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Three Key Factors to Consider in Software Development Decision Making

Oliver Strutt, UXC Eclipse Technical Manager – Microsoft Dynamics AX, looks at the different software development project factors…

One of the early decisions to be made in any IT project implementation is the extent to which it makes sense to purchase an off-the-shelf solution, build a solution from scratch, or find a middle ground in which an off-the-shelf solution is customised to suit the organisation’s needs.

Some of the obvious considerations to take into account include whether the chosen solution will fit the organisation’s needs, whether the organisation can bear the costs involved in implementing its chosen solution, and whether the organisation has the internal resources and skills needed to adequately implement and manage the solution.

Through many years of experience, UXC Eclipse has identified three additional factors to consider when deciding whether to build, buy or both:

1. Industry benchmarks

The decision to build, buy or both can be influenced by competitor behaviour. For example, if competitors are all building their own solutions rather than buying, it could mean that there is no industry-specific out-of-the-box package available, or that those available have not performed well. Benchmark against peers to gauge whether there is a commercial solution available.

2. Quality assurance

There are quality assurance benefits in the decision to buy. Purchasing an industry-certified solution will reduce risk. It also provides some level of assurance that what is being delivered will meet organisational requirements based on existing use cases and available references.

Building or adding complex customisations, on the other hand, can create questions around quality assurance. Understanding whether the organisation and/or the vendor are capable of delivering is the key.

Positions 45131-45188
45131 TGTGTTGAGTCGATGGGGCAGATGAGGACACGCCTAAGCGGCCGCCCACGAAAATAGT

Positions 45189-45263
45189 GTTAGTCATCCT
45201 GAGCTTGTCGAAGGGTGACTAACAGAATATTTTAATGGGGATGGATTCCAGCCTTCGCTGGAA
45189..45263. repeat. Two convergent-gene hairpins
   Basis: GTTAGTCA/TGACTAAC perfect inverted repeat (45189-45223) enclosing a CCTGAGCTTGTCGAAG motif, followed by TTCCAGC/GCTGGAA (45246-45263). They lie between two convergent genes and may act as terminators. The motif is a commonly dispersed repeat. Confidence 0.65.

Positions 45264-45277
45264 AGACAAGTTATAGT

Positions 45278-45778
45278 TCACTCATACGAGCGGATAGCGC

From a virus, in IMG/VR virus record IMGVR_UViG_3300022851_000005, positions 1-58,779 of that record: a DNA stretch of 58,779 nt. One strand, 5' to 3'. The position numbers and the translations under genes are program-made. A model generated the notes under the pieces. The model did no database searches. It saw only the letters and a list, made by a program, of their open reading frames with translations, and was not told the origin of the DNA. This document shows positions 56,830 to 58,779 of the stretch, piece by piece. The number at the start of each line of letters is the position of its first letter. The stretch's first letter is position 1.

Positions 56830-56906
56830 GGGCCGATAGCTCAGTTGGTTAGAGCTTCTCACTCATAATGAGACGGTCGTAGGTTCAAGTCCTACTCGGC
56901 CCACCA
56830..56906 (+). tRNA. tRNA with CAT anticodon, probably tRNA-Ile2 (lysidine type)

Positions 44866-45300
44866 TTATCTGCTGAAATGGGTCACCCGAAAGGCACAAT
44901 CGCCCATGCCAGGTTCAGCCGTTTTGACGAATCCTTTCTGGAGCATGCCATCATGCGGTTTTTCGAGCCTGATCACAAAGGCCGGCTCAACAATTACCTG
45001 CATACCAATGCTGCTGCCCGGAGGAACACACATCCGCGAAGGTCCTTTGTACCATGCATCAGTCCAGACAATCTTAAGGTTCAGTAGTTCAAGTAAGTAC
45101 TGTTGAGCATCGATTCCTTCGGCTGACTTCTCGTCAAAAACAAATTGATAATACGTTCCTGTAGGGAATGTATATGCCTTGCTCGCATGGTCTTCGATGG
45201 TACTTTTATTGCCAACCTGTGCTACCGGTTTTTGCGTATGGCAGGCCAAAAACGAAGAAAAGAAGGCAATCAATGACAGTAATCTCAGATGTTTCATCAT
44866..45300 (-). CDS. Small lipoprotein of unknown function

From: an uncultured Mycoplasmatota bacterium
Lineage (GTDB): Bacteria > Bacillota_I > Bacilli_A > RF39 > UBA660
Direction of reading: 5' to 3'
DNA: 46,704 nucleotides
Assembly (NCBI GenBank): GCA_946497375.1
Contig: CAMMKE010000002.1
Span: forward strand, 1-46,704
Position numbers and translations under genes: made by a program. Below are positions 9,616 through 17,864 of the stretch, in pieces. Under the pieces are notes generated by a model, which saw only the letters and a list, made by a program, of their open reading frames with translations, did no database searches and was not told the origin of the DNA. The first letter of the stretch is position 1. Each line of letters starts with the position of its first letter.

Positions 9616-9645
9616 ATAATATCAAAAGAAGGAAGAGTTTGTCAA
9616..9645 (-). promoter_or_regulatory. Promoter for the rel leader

3. Upgrades, support and best practice

Buying a solution lets organisations leverage upgrades, which can introduce additional functionality and fixes. This can lower the total cost of ownership of the solution over time as it continues to deliver a return on investment.

Access to product support and a development roadmap are also generally provided as part of any maintenance package offered when an organisation buys a solution.

Building a solution means there is less impetus to upgrade since there is no base product supplied by a vendor. This means any additional functionality or fixes that are required must be developed specifically for that purpose, which tends to carry a significant additional cost since the development cost cannot be mitigated across a number of customers.

For this reason, upgrades are generally only considered if new technologies emerge that warrant the change or if skill sets for the existing product technology are hard to find. The end-user desire for enhancement often drives demand for upgrades so if the best possible solution is built upfront then a lack of upgrades is unlikely to be a major barrier.

If the chosen solution is a customised of-the-shelf one then it becomes important to be strategic when making modifications based on the product roadmap. This is a good option if the intent is to accelerate development. It gives organisations a head start and a platform to develop on. Organisations in this position should also be aware of future upgrade costs for enhancements.

You can read more on this topic by downloading our free White Paper – Build, Buy or Both?



UXC Eclipse
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